Considering that the label-free absolute quantification protocol in both programs is carried out using completely different algorithms (NSAF+ in PeptideShaker; iBAQ in MaxQuant), the occurrence of differences in the results is not particularly surprising. Nonetheless, comparing absolute quantitative data between studies that used different analytical workflows, but also different data processing protocols, can be burdened with a high risk of error.
3.2. LC-MS/MS Analysis of Naja ashei Venom after Sample Decomplexation with the Use of Different Data Processing Software and an SDS-PAGE of Obtained Fractions
To reduce the complexity of the venom sample and increase the number of identifications, we applied a simple step of fractionation using 30 kDa centrifuge filters. As a result, we obtained two fractions with protein concentrations of 11.792 μg/μL in the upper fraction and 0.430 μg/μL in the bottom fraction. The qualitative results of the LC-MS/MS analysis are presented in Figure 3
and Table 2
As might be expected, the decomplexation of the sample allowed for the total increase in the number of identifications in both data processing protocols, compared to the analysis of unfractionated (crude) venom. Again, the total number of identified proteins in both fractions was higher for MQ (58 proteins) than for PS (53 proteins). It was mainly influenced by the considerable difference in the number of hits identified in the bottom fraction. MaxQuant identified fewer proteins (34) in the upper fraction but reported 24 identifications for the bottom fraction. On the other hand, PS identified 40 proteins in the upper fraction but only 13 in the bottom one. This time, however, the highest number of unique hits was delivered by the combination of X! Tandem and MS-GF+ search engines and was equal to 17 proteins. Six proteins were included in all results, while there were no unique hits in the MaxQuant output for the bottom fraction. Again, no clear trends were observed in the identification of specific groups of proteins by different software (Table S2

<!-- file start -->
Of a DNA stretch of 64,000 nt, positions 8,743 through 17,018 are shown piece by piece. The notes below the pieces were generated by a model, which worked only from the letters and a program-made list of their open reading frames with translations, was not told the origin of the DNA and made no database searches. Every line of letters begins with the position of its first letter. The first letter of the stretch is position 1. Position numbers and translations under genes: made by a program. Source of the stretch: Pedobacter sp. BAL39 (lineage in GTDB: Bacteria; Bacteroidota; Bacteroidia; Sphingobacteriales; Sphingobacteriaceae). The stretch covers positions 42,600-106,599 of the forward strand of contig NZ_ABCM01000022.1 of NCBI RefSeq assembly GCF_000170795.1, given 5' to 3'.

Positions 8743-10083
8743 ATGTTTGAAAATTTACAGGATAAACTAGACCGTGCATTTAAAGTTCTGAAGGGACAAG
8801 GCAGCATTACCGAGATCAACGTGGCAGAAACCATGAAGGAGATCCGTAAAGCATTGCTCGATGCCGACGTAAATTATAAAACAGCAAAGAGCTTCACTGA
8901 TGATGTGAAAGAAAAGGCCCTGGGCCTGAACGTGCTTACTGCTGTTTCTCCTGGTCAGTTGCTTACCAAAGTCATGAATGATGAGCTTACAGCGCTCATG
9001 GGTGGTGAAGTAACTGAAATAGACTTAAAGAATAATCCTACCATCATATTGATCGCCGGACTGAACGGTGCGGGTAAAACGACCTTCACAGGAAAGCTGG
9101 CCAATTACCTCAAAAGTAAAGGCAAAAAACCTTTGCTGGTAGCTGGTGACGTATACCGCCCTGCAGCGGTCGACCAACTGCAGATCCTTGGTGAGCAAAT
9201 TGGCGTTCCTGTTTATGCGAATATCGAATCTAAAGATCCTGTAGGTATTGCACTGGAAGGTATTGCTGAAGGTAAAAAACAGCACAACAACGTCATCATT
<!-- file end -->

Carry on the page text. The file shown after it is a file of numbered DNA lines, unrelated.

At this point, it is worth noting that after filtration, we observed an overall increase in the number of unique protein hits (previously unidentified in the crude sample) by 16 for the PS analysis and by only 5 proteins for the MQ analysis. On the other hand, the number of proteins identified only in the unfiltered sample was 9 and 10, respectively for the PS and MQ analysis. Thus, from this perspective, the combination of two search engines in the case of PS analysis provided more diversified results for filtrated samples (Table S2
Interestingly, although the decomplexation of the sample resulted in an overall increase in the number of identified proteins, it did not necessarily translate into a greater number of recorded peptides. This is particularly visible in the case of MQ analysis, where the amount of unique peptides is significantly higher in the unfiltered sample (216 peptides) compared to the sum of non-redundant peptides in samples after fractionation (154 peptides). This deceptive contradiction, however, can be explained, as the proteins detected in the unfiltered sample were on average identified from a larger number of peptides (Table S3
). Moreover, as was mentioned before, the higher variability of identified proteins in MQ analysis appeared in the unfiltered sample.
Nevertheless, after sample decomplexation, we have also observed an increase in the total number of identified protein families from 11 to 13 in the case of PeptideShaker. Moreover, only in this case, it was possible to detect TF-like protein (UniProt ID - A0A2H6N0F2), which was not earlier achievable under any other conditions (Table 2